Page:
American Exceptionalism

A dispatch from my South Korean adventure ran on the Zócalo Public Square web site this week.

The other day, I sat in on a public school class at a high school just outside of Seoul. It was an English class, and the kids were doing comedy sketches as part of their midterm exams. Two by two, they pulled out sunglasses, electric guitars and assorted other props and performed skits they had written in English.

The Korean school system is not famous for fun. But in that classroom at Jeong Bal High School on that day, great fun was had. The kids blushed, laughed and cheered. I saw scorned lovers, burned-out rock stars and, perhaps inevitably, a “Who farted?” skit, which was the audience favorite despite its questionable narrative arc.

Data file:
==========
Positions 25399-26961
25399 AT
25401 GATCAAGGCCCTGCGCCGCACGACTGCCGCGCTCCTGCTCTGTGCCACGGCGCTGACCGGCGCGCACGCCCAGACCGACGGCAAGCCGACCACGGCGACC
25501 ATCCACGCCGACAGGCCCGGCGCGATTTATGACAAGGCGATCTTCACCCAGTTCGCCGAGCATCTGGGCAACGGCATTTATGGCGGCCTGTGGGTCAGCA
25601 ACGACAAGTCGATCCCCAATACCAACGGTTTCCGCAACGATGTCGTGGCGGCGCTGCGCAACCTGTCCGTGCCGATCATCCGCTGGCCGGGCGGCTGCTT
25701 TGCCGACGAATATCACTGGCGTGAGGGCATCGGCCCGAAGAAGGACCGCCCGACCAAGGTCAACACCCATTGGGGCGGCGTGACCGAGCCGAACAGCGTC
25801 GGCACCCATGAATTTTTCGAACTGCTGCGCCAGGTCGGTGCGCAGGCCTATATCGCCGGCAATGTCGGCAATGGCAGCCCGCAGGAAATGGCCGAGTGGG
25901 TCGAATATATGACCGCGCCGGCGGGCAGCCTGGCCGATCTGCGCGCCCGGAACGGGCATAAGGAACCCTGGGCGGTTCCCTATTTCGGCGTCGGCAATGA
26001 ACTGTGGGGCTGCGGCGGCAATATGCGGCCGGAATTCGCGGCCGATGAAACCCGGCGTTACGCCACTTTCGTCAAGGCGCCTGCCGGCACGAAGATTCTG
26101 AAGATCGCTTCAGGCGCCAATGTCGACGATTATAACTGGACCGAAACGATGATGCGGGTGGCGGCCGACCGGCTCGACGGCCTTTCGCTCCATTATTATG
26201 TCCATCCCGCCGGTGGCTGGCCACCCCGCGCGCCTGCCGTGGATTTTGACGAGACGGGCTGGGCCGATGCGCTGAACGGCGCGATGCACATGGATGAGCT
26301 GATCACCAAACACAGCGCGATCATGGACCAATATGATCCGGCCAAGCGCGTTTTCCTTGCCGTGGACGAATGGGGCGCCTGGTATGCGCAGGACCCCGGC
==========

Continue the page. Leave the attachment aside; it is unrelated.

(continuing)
In fact, the class could have been in America, a country renowned for its creativity – except for one critical difference. After all the students sat down, still tittering about their theatrical exploits, the teacher walked to the front of the room and read their names and grades aloud. It happened so fast and with so little ado that I almost didn’t notice. The kids listened to their scores, which ranged from mediocre to perfect, and then headed off to their next class…

The rest is here.

EducationAmanda Ripley